Chapter 45 continues

The story so far: Miners are forced back to work at gunpoint.


By 10 p.m., Katka was still not back. Luckily, Anton thought, the moon was bright as a lantern. He didn’t like the thought of Katka walking in the dark while the deputized thugs were in town. Anton was tending bar at the Slovenski Dom. Most of the boarders had taken their beer out back or gone into town. He only had two customers. “Beauty of a night we got here,” Anton said as he put a pint of ale in front of Andy, the soda pop distributer. “Bet it still be seventy-five degrees. Why you ain’t outside, smoking in the moonlight?”

“A man gets sick a bein’ in the outta doors,” Andy said. “This heat been good on my business, shore ’nuff. But all day, every day, I’m out there in the thick of it selling the root beer. Them deputies got money to burn. Some of ’em buy three or four bottles at once. By the end of these hot days, I’m plum tired. Just want to set down on this stool and drink ’til I fall asleep.”

“I think it feel real good to be outta doors so much,” Old Joe said. “That’s one good thing about being on strike. Got me a sunburn today.”

The front door to the Slovenski Dom opened and two boarders — Samo and Dusca — came in carrying their empty glasses. “Your wife Lily done kicked us out of the yard,” Samo said to Anton. “Said we keeping up the baby.”

“You tell her to shut the window?”

“Teta Lily? I don’t tell her nothing. Last time I gave her a suggestion — just a little one. I say, ‘add a touch more paprika to the sarma’ — she don’t give me no breakfast the next day.”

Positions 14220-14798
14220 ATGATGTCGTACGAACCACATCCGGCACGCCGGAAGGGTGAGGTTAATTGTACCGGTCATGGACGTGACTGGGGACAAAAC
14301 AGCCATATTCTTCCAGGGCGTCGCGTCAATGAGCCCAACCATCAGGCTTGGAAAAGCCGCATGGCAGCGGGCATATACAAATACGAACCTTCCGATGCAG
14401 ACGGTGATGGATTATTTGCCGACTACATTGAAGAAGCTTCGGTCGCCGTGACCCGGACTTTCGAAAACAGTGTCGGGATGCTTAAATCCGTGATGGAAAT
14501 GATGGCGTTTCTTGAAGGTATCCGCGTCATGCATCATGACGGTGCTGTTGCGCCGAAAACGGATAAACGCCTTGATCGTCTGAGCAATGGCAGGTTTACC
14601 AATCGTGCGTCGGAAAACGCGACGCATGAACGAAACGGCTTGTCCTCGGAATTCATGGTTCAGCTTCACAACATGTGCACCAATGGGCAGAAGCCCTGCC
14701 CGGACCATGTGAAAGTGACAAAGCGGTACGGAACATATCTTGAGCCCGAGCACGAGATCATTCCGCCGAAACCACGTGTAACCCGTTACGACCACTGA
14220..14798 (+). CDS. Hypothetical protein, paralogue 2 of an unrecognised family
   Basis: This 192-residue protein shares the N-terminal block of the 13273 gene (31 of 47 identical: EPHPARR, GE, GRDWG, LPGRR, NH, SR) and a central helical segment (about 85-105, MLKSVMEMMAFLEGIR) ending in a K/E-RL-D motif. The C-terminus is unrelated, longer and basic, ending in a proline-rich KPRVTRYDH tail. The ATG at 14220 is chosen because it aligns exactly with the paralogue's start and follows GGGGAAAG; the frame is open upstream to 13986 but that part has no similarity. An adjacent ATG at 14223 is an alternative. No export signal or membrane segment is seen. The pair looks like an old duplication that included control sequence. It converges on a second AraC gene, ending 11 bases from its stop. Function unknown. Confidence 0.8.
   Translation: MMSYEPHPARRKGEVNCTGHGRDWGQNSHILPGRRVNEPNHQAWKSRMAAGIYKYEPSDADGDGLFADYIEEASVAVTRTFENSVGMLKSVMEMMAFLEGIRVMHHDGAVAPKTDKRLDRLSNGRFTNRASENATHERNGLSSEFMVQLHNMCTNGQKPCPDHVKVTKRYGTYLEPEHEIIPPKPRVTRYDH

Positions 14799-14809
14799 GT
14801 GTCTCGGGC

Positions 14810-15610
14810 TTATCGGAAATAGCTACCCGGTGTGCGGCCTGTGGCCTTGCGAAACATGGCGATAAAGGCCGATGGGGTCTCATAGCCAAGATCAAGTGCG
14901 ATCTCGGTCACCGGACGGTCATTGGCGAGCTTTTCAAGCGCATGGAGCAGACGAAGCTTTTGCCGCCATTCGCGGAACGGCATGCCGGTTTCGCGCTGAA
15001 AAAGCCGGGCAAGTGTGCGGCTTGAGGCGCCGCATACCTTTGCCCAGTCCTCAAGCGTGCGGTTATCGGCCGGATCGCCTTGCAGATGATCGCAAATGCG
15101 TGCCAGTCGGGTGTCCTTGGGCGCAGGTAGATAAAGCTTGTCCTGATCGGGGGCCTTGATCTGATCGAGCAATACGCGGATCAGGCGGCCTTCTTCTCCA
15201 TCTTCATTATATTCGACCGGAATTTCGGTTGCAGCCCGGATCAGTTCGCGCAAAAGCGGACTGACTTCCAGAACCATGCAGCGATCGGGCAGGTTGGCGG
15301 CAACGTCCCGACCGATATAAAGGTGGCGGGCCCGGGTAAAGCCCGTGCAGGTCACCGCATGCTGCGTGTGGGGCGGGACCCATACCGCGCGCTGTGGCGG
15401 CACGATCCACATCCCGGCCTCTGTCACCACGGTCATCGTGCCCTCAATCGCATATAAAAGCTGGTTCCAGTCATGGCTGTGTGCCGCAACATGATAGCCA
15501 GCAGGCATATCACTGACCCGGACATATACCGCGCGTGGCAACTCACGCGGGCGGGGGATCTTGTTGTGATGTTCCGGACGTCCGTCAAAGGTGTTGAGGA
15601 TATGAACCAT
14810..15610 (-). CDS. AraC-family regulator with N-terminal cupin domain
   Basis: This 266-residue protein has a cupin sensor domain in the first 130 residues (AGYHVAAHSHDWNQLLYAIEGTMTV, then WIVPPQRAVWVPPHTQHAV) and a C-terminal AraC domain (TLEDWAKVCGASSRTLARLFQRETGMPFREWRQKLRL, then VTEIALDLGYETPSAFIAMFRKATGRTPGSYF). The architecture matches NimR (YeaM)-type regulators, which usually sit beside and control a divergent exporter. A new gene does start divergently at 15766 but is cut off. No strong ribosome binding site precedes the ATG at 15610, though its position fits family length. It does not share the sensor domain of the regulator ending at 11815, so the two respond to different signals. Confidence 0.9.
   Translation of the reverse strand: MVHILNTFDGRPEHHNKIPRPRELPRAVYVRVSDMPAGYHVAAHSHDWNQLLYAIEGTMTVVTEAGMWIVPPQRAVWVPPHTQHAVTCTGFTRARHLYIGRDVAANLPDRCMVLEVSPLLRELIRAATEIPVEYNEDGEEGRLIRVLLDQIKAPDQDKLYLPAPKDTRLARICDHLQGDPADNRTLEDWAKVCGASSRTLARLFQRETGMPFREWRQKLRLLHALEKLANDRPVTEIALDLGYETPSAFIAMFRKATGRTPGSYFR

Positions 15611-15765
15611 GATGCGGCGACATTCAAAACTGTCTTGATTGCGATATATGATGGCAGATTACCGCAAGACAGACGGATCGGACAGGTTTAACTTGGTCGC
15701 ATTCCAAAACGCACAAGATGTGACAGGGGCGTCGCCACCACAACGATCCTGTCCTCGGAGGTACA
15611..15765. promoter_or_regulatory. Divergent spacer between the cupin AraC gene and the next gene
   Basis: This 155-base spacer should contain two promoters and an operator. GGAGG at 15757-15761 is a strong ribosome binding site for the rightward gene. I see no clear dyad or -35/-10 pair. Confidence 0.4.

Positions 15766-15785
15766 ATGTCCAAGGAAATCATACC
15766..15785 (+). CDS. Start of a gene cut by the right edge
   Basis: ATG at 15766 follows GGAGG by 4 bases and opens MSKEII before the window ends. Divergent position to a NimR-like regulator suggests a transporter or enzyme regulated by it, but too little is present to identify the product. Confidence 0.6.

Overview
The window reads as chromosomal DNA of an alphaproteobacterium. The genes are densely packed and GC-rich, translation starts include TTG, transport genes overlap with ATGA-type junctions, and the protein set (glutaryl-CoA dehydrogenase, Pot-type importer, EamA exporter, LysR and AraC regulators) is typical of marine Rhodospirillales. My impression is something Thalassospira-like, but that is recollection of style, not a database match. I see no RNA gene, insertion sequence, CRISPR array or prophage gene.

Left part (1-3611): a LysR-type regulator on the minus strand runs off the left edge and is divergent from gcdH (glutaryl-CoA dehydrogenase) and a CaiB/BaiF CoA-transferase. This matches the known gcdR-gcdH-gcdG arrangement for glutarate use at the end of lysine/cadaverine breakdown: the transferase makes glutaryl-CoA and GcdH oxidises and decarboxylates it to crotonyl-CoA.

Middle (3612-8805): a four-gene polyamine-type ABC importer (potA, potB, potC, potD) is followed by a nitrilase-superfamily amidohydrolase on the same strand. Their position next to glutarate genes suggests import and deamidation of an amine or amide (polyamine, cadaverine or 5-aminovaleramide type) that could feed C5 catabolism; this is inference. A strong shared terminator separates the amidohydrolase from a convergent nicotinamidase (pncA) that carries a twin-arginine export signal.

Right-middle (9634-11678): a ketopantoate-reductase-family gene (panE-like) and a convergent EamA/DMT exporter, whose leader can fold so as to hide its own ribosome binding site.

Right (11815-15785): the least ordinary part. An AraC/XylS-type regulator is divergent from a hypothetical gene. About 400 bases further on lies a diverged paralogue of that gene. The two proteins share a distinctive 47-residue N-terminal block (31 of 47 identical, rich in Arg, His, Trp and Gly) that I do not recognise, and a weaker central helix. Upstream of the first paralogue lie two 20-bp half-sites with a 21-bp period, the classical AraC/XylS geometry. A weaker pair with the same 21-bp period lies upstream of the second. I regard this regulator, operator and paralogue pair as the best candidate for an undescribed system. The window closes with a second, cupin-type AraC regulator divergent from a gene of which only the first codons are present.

“Sound like my Lily. It’s cooler in here now, anyway. And I was getting sick of talking to Old Joe, I tell you.”

They heard horses approaching and, instinctively, everyone in the saloon looked toward the door of the Slovenski Dom. Deputy Moose Jackson entered, followed by four other new deputies. Anton recognized two of them, Eli Sandinski and John Logan. They were a mangy lot, with scraggly beards, dirty clothes and unwashed faces. Their badges were prominently displayed. All four were armed. Moose Jackson was smiling. “Whiskey, Anton,” he said. “All ’round.”

“Dollar each,” Anton said, not moving.

“Dollar? For a glass of whiskey?”

“Times is tough, I tell ya, Moose. That the going rate.”

Deputy Jackson shook his head. “That ain’t why we’re here, anyway, you idiot.”

“Then why is you here?”

“We’re here to shut you down.”

“On what grounds?”

“Sheriff Turner says what you got here is a blind pig. Operating this fine establishment without a license.”

“Sheriff Turner is wrong. We got a license and we pay taxes like every other business owner in town.” He pointed to the liquor license that was framed and hanging behind the bar. “There it be. Right there.”

Moose Jackson took out his Luger, aimed for the frame and shot it. Glass sprayed. Anton barely flinched. “Get out of my saloon.” His voice was steady. “You folks is trespassing. You got a beef with me, you come in here with a proper warrant and we’ll take this up in the court of law. And you can pay for the damages, too.”

Moose laughed. “You forget. We are the law. And you are under arrest.”


Tomorrow: Chapter 45 continues.